What do you think it is?
I’m a huge fan of Business Insider. I can’t think of any other media organizations that writes headlines as good as they do (Business Insider, if you’re reading this, pay your copywriters handsomely… they’re doing everything right). My daily email newsletter from them is always chock full of linkbaity headlines that get me clicking and clicking. This one, from yesterday, was one of them: And The Most Amazing Internet Stock In The Past Year Is… So, who do you think it was? LinkedIn? Apple? eBay? Priceline? Nope… it was AOL.
Not really. I didn’t call it. I didn’t invest in AOL. And, if you click over to the Business Insider article, you can see the nice organic jumps and strides AOL made this year. That being said, I’ve been a massive fan of AOL since Tim Armstrong took over as CEO and Chairman in 2009. I’m not saying this because I’m a contributor to The Huffington Post (which AOL bought in 2011 for over $300 million) or because I have any kind of personal relationship with Tim Armstrong (I don’t). I’m saying this because I believe that Armstrong, Arianna Huffington and everyone else at AOL is building an interesting canopy of online properties that are diverse enough to give them a unique position in the new media landscape.
Breaking the rules.
I don’t think that AOL is necessarily breaking any new rules. I think they are, fundamentally, applying a very traditional media strategy to the Internet. They are buying and building properties, creating compelling editorial, building audiences and selling advertising on top of it all. There are sprinkles of newer thinking (like when The Huffington Post launched their GPS For The Soul app) and I’m hopeful that they can leverage everything they have with The Huffington Post coupled with their acquisition of Patch to crack the code on local (and hyper-local) content. There will be challenges in monetizing their current strategy as the world becomes increasingly more smartphone and tablet enabled. Advertising on these devices is still nascent and the formula doesn’t seem to be as effective as it is when compared to Internet advertising. So, this will be no cake walk, but – to date – I’ve been a big fan.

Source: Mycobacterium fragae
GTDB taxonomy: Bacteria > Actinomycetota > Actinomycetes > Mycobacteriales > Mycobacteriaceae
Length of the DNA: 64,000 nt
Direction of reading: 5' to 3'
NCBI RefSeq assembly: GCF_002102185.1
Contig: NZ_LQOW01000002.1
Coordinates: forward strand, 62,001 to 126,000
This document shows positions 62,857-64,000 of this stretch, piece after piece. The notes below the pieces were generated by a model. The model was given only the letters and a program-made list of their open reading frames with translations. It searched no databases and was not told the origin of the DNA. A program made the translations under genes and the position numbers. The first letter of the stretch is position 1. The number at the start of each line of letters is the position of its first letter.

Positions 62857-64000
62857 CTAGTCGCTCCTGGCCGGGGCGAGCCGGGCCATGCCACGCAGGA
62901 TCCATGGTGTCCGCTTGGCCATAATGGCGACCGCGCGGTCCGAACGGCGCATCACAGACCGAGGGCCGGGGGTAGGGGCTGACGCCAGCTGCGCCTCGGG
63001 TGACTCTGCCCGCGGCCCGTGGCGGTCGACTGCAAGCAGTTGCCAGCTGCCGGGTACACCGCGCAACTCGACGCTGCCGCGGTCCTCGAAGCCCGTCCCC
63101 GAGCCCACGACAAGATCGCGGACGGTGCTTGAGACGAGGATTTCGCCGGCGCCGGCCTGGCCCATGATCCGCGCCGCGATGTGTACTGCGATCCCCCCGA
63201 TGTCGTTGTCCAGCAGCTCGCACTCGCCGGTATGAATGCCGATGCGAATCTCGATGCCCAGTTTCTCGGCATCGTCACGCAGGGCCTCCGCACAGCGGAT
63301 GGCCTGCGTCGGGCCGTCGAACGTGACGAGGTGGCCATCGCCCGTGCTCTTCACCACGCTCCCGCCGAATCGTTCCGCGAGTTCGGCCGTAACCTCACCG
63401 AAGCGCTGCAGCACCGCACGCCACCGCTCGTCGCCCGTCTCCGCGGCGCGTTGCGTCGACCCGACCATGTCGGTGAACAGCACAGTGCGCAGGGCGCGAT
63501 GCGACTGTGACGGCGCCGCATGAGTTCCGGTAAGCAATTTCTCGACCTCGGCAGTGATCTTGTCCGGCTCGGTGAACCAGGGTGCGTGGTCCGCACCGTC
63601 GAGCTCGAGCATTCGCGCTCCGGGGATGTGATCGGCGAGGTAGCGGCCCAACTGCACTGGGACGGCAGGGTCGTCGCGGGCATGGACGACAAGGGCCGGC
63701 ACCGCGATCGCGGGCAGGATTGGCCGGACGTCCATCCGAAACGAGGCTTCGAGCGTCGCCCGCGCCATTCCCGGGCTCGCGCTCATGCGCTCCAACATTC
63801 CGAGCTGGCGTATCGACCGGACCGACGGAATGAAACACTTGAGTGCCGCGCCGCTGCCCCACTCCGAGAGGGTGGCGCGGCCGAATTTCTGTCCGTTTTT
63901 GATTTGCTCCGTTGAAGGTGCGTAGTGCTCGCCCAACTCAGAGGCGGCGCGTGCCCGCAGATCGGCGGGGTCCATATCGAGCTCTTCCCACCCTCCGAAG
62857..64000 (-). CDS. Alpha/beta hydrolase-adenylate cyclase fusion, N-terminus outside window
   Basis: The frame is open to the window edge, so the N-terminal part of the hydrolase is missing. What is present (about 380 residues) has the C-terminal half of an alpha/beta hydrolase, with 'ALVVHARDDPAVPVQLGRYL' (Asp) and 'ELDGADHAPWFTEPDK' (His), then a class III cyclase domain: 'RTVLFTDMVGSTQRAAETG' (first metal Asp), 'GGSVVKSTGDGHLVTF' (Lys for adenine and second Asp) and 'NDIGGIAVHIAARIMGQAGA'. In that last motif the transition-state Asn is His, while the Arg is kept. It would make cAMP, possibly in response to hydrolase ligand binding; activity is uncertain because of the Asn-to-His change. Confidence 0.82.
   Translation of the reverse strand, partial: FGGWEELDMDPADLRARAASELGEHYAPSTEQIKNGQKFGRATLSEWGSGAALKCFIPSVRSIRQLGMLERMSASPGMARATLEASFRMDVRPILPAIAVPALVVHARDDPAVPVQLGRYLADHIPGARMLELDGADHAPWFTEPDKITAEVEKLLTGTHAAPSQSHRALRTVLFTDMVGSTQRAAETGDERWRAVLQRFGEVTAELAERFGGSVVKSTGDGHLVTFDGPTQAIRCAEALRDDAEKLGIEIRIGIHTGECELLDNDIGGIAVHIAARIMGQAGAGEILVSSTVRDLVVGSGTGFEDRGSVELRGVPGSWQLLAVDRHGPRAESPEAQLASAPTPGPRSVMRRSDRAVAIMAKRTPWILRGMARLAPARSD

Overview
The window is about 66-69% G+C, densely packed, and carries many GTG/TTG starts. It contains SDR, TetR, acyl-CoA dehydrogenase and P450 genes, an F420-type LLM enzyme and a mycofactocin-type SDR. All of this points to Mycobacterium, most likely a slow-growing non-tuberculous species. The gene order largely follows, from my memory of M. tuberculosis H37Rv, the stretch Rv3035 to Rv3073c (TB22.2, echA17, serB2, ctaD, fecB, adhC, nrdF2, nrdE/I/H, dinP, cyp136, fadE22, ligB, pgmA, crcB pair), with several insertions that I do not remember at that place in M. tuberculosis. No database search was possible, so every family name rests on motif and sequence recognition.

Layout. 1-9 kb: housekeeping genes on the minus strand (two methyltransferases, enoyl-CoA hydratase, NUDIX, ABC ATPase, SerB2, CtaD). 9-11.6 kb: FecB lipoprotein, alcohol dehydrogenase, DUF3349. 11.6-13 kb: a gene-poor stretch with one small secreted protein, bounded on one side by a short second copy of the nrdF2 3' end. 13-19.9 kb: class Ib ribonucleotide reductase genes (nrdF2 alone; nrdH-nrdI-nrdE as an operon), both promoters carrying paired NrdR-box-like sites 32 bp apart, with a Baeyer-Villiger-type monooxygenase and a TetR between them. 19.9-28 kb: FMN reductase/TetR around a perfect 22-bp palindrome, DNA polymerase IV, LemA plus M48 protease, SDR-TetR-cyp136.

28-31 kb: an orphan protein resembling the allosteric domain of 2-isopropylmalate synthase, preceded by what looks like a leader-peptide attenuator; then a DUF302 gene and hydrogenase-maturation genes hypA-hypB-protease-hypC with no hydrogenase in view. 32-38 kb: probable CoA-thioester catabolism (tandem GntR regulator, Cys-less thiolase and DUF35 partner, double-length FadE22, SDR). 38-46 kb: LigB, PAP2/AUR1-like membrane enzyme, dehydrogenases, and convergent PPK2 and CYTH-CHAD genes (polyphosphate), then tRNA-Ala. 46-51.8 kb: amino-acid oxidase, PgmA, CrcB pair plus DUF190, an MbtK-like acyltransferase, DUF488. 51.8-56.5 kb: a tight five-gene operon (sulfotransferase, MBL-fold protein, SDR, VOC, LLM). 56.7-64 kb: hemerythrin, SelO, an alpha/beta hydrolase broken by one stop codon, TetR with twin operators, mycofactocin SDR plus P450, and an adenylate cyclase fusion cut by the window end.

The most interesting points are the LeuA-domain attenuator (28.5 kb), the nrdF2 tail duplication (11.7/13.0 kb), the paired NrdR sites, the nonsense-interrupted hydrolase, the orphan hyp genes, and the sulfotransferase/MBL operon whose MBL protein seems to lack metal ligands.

It’s what other media properties wished they had done.
You have to figure that The New York Times would love to have been the ones to have these types of properties that AOL now has in their portfolio. And let’s not kid ourselves, it’s not just The New York Times. Look at any kind of traditional publisher or broadcaster from newspaper, magazine, television and radio (there was a reason that Time Warner merged under the name AOL Time Warner in 2000 – even though that deal went south for a plethora of reasons). AOL now covers a lot of digital space when it comes to content. They’ve come a long way from the days of inundating your mailbox with CD Roms.
It says something.
It says something about how we see the Internet. I’m sure if you surveyed some of the smartest people in Internet land, few of them would have guessed that AOL had performed this well. We keep our preconceived notions with us. We think that businesses (especially, big businesses) can’t change. AOL isn’t perfect (I’m quite certain the comments below will be laced with commentary about AOL and their mishaps). I’m sure AOL is no golden child. AOL still has a ways to go until they have a war-chest of cash like Apple. The point is that it’s quickly becoming an interesting company (again) – especially in a world where we hold quality content in such high regard.
It’s one to watch…whether you own the stock or not.